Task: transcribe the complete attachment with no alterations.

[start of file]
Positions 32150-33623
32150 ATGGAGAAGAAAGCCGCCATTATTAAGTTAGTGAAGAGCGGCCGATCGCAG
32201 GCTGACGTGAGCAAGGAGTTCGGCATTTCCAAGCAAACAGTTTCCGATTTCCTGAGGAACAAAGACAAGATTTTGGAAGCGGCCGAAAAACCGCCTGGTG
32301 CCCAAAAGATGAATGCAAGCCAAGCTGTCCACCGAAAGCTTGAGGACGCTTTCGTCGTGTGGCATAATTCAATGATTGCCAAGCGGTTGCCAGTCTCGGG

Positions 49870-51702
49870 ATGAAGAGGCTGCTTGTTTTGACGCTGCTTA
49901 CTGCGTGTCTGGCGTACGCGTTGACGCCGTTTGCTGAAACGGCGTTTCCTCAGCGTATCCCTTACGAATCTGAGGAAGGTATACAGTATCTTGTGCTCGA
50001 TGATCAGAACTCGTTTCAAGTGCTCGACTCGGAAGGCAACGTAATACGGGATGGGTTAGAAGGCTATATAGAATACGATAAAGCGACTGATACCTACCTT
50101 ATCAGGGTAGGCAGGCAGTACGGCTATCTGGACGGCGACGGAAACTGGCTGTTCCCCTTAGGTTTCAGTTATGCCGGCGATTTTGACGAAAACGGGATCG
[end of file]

Positions 32150-33623
32150 ATGGAGAAGAAAGCCGCCATTATTAAGTTAGTGAAGAGCGGCCGATCGCAG
32201 GCTGACGTGAGCAAGGAGTTCGGCATTTCCAAGCAAACAGTTTCCGATTTCCTGAGGAACAAAGACAAGATTTTGGAAGCGGCCGAAAAACCGCCTGGTG
32301 CCCAAAAGATGAATGCAAGCCAAGCTGTCCACCGAAAGCTTGAGGACGCTTTCGTCGTGTGGCATAATTCAATGATTGCCAAGCGGTTGCCAGTCTCGGG

Positions 49870-51702
49870 ATGAAGAGGCTGCTTGTTTTGACGCTGCTTA
49901 CTGCGTGTCTGGCGTACGCGTTGACGCCGTTTGCTGAAACGGCGTTTCCTCAGCGTATCCCTTACGAATCTGAGGAAGGTATACAGTATCTTGTGCTCGA
50001 TGATCAGAACTCGTTTCAAGTGCTCGACTCGGAAGGCAACGTAATACGGGATGGGTTAGAAGGCTATATAGAATACGATAAAGCGACTGATACCTACCTT
50101 ATCAGGGTAGGCAGGCAGTACGGCTATCTGGACGGCGACGGAAACTGGCTGTTCCCCTTAGGTTTCAGTTATGCCGGCGATTTTGACGAAAACGGGATCG